With Clemson finally in New Orleans for Sugar Bowl prep we’ve begun to turn our attention to Alabama. Once again the guys over at Roll Bama Roll were kind enough to answer a few questions. Erik sat down to give us some excellent answers on the state of Alabama football this year.
STS: So for someone who hasn't seen much of Alabama this year, how would you describe the 2017 version of the Crimson Tide?
RBR: An unfinished product. In the offseason, Saban noted that this team had the potential to be "very, very good," but it came with a caveat: the offense would have to lead the way while the defense found itself. After placing nine members of the front seven in the NFL over the past two years, the team's leaders were going to be a deep linebacking corps and a veteran secondary. The secondary has lived up to its end of the bargain, but a preseason injury to mammoth DL Raekwon Davis, injuries to DEs DaShawn Hand and LaBryan Ray, and then losing seven linebackers over the season, has resulted in patchwork lineups and scheming from one week to the other. Add to that new OC Brian Daboll trying to mesh the pro spread with the spread option, learn his way as a playcaller, and then teach Jalen Hurts how to be a passer, and it seems like it's been a season of a dozen spring games. I would argue that no one knows what this team really is, even in January of 2018.
STS: Watching the Iron Bowl, one thing that struck me as odd was how many self-inflicted errors Alabama committed. Has that been the norm this year or was the Iron Bowl just a bit of an oddity?
RBR: Since Alabama resumed playing Auburn in 1948, and particularly since 1993 when the series moved to home-and-homes, what you saw is what you get. Close to 80% of the time, the favored team wins the rivalry. But, it's the doozies, the named Iron Bowls, that Auburn usually wins. You can set your clock to it: About every three or four meetings, and especially in Auburn, Alabama will implode. Let's not sell Auburn short either: That is a very good team that is coached well: Malzahn did a great job converting every small Alabama mistake (and those of Georgia, for that matter) into points as well as manufacturing his own breaks. For all the reputation of the Swamp or Death Valley, there is no tougher meaningful road game than the one in Jordan-Hare. It was anomaly for the season, but was anticipated, if not predictable, in the longer series history.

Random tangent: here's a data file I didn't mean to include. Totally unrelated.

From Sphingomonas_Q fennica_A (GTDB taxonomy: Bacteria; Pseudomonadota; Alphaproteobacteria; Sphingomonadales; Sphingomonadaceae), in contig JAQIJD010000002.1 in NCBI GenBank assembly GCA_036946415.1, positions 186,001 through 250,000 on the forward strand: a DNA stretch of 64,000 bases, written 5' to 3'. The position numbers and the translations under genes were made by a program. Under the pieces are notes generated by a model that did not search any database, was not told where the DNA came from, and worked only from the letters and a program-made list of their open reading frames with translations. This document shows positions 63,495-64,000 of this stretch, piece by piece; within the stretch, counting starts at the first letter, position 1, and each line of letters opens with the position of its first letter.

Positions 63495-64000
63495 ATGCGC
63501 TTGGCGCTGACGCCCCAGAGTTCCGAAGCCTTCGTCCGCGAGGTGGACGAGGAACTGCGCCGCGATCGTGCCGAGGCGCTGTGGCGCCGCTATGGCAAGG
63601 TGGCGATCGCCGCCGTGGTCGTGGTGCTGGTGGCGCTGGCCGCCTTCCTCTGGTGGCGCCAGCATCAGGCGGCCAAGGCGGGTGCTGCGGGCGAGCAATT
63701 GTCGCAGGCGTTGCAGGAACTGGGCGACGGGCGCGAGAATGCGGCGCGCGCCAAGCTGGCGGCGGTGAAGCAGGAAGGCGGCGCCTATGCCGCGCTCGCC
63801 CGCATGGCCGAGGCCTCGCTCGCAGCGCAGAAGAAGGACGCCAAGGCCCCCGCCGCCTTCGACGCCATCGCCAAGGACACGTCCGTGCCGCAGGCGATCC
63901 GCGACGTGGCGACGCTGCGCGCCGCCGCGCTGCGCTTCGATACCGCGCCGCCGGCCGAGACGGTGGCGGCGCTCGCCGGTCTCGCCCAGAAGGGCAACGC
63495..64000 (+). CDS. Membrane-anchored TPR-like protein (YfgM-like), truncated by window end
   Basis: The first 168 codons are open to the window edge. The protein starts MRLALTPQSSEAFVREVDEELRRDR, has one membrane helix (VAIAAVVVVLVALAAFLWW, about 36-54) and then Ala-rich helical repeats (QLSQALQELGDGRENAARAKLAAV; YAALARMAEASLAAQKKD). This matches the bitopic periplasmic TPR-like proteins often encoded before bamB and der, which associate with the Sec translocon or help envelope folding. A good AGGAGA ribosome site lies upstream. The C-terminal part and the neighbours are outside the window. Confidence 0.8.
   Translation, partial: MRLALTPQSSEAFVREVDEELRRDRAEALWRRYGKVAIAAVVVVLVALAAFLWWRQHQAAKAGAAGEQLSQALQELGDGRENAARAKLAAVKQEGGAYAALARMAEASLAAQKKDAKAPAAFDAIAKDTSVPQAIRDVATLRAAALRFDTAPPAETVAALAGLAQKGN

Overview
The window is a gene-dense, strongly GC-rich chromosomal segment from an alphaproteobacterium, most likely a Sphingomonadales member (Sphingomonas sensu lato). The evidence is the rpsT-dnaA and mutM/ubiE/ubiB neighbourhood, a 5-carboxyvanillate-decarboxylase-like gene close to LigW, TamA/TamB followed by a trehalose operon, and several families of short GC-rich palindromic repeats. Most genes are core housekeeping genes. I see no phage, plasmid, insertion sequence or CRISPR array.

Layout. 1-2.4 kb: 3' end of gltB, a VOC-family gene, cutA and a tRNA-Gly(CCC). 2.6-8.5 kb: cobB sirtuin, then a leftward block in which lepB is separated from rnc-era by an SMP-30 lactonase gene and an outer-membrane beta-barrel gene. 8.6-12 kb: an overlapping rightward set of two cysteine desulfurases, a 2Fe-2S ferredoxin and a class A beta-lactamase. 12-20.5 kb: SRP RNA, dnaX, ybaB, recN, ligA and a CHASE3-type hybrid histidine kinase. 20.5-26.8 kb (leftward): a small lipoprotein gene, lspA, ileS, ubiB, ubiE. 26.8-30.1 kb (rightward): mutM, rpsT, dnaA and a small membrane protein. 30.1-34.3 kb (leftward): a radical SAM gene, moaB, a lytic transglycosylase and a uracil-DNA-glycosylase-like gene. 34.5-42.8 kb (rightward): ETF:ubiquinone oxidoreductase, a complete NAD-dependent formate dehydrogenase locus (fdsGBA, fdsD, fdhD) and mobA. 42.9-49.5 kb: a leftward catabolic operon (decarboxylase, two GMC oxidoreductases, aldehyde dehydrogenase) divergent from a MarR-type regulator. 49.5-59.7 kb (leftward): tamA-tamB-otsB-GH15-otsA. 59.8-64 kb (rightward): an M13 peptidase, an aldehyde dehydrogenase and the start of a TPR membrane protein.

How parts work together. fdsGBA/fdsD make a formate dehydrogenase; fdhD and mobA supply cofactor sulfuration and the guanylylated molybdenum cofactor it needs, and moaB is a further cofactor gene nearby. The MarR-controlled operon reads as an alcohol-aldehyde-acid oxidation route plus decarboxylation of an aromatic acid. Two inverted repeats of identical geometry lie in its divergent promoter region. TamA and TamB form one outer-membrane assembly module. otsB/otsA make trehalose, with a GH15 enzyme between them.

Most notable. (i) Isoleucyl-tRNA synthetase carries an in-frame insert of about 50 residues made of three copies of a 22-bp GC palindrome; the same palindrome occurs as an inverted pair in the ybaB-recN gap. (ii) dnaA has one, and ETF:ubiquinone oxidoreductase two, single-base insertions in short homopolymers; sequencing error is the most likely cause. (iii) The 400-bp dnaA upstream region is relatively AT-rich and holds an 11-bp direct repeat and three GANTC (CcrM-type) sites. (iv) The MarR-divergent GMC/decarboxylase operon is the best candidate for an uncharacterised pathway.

STS: One of the big questions this offseason was how Jalen Hurts would progress as a QB, especially with making reads and staying in the pocket to throw the ball. Has he improved in that this year or is the key to beating Hurts to contain him and force him to make a throw?
RBR: Good luck forcing him to throw. Seriously, he's 27 starts deep into his Alabama career and he's still gun-shy about pulling the trigger. He's gotten some knock for not looking at his secondary receivers, but this year he's not had consistent help in that department either. I just don't think the unit is executing very well: They don't get off the jams as well as their size would suggest and too many don't come back to the ball. Nor are they as physical as in years' past. When Calvin Ridley has been covered up or is bracketed, they have had inopportune drops or inexplicable mental errors. This team misses Coach Billy Napier. Aside from that, Hurts has done a better job of going through his reads this season...to some extent. The offense is more focused on intermediate passing than throwing those balls close to the LOS, and he's learning how to read defenses with varying degrees of success. But, that takes us back to the first sentence: Hurts is so risk-averse that it sometimes seems like he has to be invited to throw. It's hard to get a read on his progression when he won't trust his arm.
STS: Y'all have had a lot of injuries, especially at LB, what is Alabama's injury outlook heading into the Sugar Bowl.